Should You Consider Short-Term or Long-Term Lease Options for Your Multifamily Investment Property?

If you have recently acquired a multifamily property, or if you are thinking of investing in one, there are many things to consider when it comes to truly maximizing your profit potential. While both short-term and long-term lease options have their advantages, they each have their own drawbacks, too. Here’s what you should know before you make any kind of commitment.

Long-Term Lease Options

In today’s housing market, any lease that is for a 12-month or longer period is considered a long-term lease. This is arguably the most common type of lease in both residential and commercial settings, and it comes with a variety of advantages and disadvantages. 

The Advantages

The biggest advantage associated with a long-term lease is that it provides a more predictable income. When a tenant signs such a lease, he or she agrees to pay the stated rent amount each month for the next 12 months or more – and he or she is contractually obligated to do so. You will know exactly how much cash you can expect to receive each month for the foreseeable future, which makes everything from planning future investments to budgeting for repair and maintenance costs simpler. Furthermore, because there is less tenant turnover, you can save money on administrative fees.

The Disadvantages 

The primary disadvantage associated with a long-term lease is the limitation that applies to raising the rent. Your tenant agrees to pay a specific amount of money each month for a specific amount of time, which means that you cannot raise the rent during that timeframe, even if rents skyrocket in your local area. It’s also important to note that long-term leases can make it more difficult to spot potential maintenance issues, which can lead to added costs. Finally, with a longer lease, it’s imperative that you carefully screen potential tenants to ensure that they will care for the property and pay the rent on time. 


Short Term Lease Options

In some situations, short-term leasing may be the better idea not only for you but also for your potential tenants. Any lease period of less than one year is considered short-term, and these leases are especially popular among individuals who only need to rent a property for a short time.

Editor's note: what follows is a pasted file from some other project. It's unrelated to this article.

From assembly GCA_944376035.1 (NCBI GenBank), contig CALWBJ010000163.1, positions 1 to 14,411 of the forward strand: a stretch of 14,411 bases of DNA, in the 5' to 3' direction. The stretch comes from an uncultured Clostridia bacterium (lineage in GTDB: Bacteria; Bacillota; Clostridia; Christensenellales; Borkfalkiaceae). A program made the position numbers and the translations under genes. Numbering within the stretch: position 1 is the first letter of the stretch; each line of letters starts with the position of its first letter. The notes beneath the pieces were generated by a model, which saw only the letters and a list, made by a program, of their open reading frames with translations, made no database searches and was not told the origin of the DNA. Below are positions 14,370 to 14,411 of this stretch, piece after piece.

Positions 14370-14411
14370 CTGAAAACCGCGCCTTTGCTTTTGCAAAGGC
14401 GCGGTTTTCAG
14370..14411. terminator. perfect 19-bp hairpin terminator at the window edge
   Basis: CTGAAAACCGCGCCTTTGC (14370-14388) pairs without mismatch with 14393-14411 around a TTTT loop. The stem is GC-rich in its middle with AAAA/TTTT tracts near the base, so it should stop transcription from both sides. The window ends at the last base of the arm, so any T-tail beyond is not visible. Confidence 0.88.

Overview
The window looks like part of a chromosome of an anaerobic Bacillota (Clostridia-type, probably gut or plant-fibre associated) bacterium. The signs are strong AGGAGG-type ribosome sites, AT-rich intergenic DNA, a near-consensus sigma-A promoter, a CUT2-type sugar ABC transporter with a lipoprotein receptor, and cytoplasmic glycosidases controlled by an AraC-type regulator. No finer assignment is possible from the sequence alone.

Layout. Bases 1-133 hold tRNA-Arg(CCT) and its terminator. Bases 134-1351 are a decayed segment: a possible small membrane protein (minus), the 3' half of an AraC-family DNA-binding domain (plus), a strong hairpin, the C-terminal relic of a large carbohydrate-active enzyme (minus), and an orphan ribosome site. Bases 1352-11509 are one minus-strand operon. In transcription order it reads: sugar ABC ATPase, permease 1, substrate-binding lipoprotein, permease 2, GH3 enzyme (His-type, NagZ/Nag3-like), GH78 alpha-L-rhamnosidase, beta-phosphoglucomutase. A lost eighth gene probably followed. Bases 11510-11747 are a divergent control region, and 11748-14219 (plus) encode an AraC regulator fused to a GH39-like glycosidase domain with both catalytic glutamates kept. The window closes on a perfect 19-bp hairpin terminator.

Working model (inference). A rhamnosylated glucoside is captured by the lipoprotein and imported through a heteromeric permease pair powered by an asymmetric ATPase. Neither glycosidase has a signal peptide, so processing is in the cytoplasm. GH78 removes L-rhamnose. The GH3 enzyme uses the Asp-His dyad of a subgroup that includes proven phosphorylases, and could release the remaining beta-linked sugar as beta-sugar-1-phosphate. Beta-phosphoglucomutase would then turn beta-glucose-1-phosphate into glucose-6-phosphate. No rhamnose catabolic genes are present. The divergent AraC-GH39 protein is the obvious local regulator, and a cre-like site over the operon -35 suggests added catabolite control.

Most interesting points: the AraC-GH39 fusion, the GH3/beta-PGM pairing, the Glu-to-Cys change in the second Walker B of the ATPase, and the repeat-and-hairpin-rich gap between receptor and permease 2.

The Advantages

For you, the property owner, the biggest advantage associated with a short-term lease is the potential for much higher income than with long-term leasing. You will be able to adjust the rent for your property with a great deal of flexibility so that it better reflects current market conditions. Furthermore, it is far easier to maintain a property that is leased on a short-term basis, and if you are considering selling your multifamily property, a short-term lease can help you continue to generate income while you are weighing your options. 

The Disadvantages 

With short-term leases, it is possible to generate anywhere from two to three times more income than with a long-term lease, but it is risky. In some markets, finding tenants who are looking for short-term leases can be difficult, which means that your property might sit vacant between tenants and eat into that potential income. You will also need to pay the utilities during the time that the property is vacant, which can diminish income even further. The operating expenses associated with shorter leases are also higher since most short-term rentals are fully furnished and maintained in order to appeal to the right types of tenants. 

While short-term and long-term lease agreements both come with their own unique advantages, they have some inherent disadvantages, too. It is up to the individual property owner to determine whether to offer short leases, long leases, or a mixed bag depending on the current tenant’s needs. There is no right or wrong choice; it’s all about fulfilling a market need in a way that helps you build upon your initial investment.